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Fight erupts over Defence moves to sack special forces whistleblowers

As the Defence Force continues to deal with the fallout of the Inspector-General’s report, delegates of the Chief of the Army Rick Burr have moved to sack at least three whistleblowers from the Special Air Service Regiment and commandos.

Asked about this process, a Defence spokesperson said: “The fact that some individuals assisted the inquiry is not disputed and regardless of any recommendation the inquiry made, it is ultimately a matter for Defence as to what if any administrative action is taken.”

Chief of Army Lieutenant General Rick Burr in November.

Chief of Army Lieutenant General Rick Burr in November.Credit:Alex Ellinghausen

The spokesperson also said that while termination notices had been issued, the responses from soldiers threatened with sacking would be considered before any final decisions were made.

Defence sources in Canberra, who were not authorised to speak publicly, confirmed that the office of the Inspector-General had been forced to issue “support” letters to help a small number of soldiers who were issued termination notices.

Multiple Defence sources aware of behind-the-scenes efforts to protect whistleblowers said at least two of the soldiers who were issued termination notices allegedly engaged in war crimes on the orders of more senior soldiers, and in both cases, these alleged crimes would never have been discovered without the disclosures, the sources said.

Some soldiers suspected of repeatedly lying about their own involvement in war crimes have also been issued termination notices, but were given no support from the Inspector-General. The Age and The Sydney Morning Herald have confirmed this by speaking to more than a dozen serving and former special forces insiders.

In November, General Burr and Defence Force Chief Angus Campbell both publicly praised the role of special forces soldiers who disclosed alleged war crimes to Justice Brereton, who led the Inspector-General’s inquiry.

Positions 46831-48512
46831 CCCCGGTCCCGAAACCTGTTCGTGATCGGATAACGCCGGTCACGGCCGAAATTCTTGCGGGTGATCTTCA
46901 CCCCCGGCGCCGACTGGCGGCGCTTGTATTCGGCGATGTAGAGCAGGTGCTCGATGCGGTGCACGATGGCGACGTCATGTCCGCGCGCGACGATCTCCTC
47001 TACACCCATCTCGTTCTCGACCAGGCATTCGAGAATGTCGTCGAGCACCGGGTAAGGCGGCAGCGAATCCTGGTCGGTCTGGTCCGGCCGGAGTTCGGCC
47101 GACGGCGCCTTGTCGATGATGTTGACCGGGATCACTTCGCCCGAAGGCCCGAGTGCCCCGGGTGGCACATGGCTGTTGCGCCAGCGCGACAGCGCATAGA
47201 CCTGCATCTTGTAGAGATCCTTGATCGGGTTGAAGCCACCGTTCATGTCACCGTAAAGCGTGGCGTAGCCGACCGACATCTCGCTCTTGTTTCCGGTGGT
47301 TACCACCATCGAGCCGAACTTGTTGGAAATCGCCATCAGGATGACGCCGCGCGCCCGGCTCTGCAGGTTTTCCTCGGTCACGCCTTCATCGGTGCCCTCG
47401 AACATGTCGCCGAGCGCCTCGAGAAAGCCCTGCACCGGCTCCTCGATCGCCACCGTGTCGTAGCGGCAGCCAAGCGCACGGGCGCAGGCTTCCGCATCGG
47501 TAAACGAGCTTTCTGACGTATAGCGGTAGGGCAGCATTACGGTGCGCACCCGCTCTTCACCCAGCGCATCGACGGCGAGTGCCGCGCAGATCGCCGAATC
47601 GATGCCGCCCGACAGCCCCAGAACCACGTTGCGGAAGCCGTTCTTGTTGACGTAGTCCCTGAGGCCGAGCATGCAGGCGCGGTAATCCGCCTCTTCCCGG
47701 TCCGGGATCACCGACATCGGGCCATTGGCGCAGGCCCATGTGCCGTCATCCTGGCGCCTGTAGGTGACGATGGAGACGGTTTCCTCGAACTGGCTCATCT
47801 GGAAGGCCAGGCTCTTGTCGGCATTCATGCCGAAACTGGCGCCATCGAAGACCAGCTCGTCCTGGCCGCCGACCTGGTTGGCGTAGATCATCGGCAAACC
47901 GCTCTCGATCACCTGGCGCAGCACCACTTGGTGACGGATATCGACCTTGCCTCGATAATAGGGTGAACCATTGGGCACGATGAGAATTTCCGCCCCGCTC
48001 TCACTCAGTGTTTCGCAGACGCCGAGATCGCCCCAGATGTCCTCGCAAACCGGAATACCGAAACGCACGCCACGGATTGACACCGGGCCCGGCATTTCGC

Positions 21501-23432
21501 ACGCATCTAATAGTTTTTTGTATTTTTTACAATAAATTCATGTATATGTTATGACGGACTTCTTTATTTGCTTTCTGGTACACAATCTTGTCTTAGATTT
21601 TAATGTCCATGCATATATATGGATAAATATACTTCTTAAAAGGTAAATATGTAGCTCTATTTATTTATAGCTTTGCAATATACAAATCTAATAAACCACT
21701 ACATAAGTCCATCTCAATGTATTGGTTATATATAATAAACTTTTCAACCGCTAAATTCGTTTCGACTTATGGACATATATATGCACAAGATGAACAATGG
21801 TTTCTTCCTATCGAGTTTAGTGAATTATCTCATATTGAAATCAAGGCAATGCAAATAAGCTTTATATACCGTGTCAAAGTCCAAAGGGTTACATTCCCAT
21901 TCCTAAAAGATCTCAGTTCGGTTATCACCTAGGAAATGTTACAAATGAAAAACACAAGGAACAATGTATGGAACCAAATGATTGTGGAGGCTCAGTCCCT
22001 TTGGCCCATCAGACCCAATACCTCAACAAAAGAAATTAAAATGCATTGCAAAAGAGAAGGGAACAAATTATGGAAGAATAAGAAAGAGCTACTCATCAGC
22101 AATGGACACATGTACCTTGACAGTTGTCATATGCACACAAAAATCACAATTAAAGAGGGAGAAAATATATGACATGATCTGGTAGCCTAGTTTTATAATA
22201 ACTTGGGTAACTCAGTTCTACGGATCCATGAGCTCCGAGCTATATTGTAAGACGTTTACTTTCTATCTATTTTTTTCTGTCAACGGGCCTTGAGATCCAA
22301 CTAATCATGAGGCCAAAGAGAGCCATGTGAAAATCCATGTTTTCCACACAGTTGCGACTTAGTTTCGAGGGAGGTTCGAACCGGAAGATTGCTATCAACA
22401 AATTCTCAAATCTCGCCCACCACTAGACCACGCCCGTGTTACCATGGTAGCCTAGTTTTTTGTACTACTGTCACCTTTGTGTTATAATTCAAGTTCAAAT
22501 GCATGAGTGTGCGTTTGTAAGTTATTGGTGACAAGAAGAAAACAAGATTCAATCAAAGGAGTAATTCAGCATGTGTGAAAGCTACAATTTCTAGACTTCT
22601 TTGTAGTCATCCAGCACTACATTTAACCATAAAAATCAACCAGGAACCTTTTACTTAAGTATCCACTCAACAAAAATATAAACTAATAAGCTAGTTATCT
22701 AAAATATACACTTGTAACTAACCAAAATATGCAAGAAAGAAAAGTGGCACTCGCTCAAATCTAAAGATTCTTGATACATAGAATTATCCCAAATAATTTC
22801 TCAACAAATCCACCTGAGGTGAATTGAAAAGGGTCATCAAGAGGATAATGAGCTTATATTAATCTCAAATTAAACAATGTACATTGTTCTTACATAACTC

Justice Brereton ultimately found that Australian special forces soldiers allegedly committed up to 39 murders and recommended that up to 19 current or former soldiers should face criminal investigation, possible prosecution and be stripped of their medals.

Justice Brereton warned in his November report that “too often … have the careers of whistle-blowers been adversely affected”. He urged the Defence Force to promote “cleanskin” whistleblowers – those who had observed or disclosed alleged war crimes but not participated in any alleged summary executions. Chief of the Defence Force Angus Campbell is yet to act on that recommendation.

Justice Brereton also urged General Campbell and General Burr to consider special treatment for those “whose conduct is such that they cannot be rewarded by promotion, but who, having made disclosures to the Inquiry in protected circumstances when they reasonably believed they would not be used against them, and whose evidence was ultimately of considerable assistance to the Inquiry, ought not fairly be the subject of adverse administrative action”.